Tuesday, 18 January 2011

Return of the Bookhugger!

My so-called 'regular column' is back, as trailered, and another one will follow hard upon at some point this month, inspired by Jonathan Powell's excellent The New Machiavelli.
Just to elaborate on a point left hanging in the column, to do with batting technique. If my admiration for Kim Hughes and his style at the crease had carried over analogously to the England First XI of the time c. late 1970s-early 1980s, then my hero ought to have been David Gower, similarly blond of curl and insouciantly ready to show off his range of shots. And yet Gower always looked a bit too enamoured of himself, not even terribly bothered when dismissed. He seemed to think he was taken care of in this world, and sure enough he was proven right.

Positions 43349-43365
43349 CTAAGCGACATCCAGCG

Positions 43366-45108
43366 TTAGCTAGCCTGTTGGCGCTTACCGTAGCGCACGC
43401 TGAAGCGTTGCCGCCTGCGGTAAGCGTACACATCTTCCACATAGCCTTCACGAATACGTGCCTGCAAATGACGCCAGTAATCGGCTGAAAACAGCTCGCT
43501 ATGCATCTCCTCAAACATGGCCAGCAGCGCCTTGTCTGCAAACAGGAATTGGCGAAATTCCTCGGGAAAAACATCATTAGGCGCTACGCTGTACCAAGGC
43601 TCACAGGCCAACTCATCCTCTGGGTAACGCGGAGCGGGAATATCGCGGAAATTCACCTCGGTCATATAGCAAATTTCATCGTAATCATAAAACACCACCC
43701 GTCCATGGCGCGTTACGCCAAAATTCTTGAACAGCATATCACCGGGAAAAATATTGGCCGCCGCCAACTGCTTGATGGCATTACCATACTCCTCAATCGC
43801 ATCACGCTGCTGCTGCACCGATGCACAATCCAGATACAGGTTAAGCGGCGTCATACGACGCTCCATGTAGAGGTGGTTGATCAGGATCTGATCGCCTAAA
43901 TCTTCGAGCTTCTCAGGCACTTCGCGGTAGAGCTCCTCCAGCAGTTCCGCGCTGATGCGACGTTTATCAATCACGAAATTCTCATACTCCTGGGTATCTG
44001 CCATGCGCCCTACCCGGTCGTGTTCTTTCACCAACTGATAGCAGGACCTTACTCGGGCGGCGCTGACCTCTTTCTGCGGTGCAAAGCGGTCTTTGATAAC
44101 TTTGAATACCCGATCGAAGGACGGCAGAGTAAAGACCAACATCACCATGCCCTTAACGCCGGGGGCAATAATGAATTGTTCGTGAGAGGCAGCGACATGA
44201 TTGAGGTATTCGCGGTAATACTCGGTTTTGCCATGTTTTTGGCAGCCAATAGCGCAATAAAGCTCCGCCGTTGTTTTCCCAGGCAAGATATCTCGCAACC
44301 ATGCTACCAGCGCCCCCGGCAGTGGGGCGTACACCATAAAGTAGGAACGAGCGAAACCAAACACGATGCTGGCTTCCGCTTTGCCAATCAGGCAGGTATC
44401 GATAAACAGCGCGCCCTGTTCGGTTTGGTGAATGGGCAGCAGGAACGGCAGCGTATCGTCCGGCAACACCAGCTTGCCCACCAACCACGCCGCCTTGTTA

No, the man for me was Nottinghamshire's Derek Randall, whose international career was as supported by his fielding brilliance just as Mike Brearley's was by his captaining skills. Randall was a batsman of fidgety and erratic brilliance, a cheerful/'daft' fellow by repute (as in the photo, doffing his cap to Dennis Lillee after a bouncer - a trick Kim Hughes might have tried.) But Randall was also somewhat neurotic in habits and superstitions, always likely to drive his fans into anxieties of their own. He seemed to play entirely on instinct and confidence. When these were there, runs flowed. When absent... well, his feet could be leaden at the crease, and he was out leg-before without score probably more often than any other England batsman in history.
I'll remember and cherish him always, though, as below:

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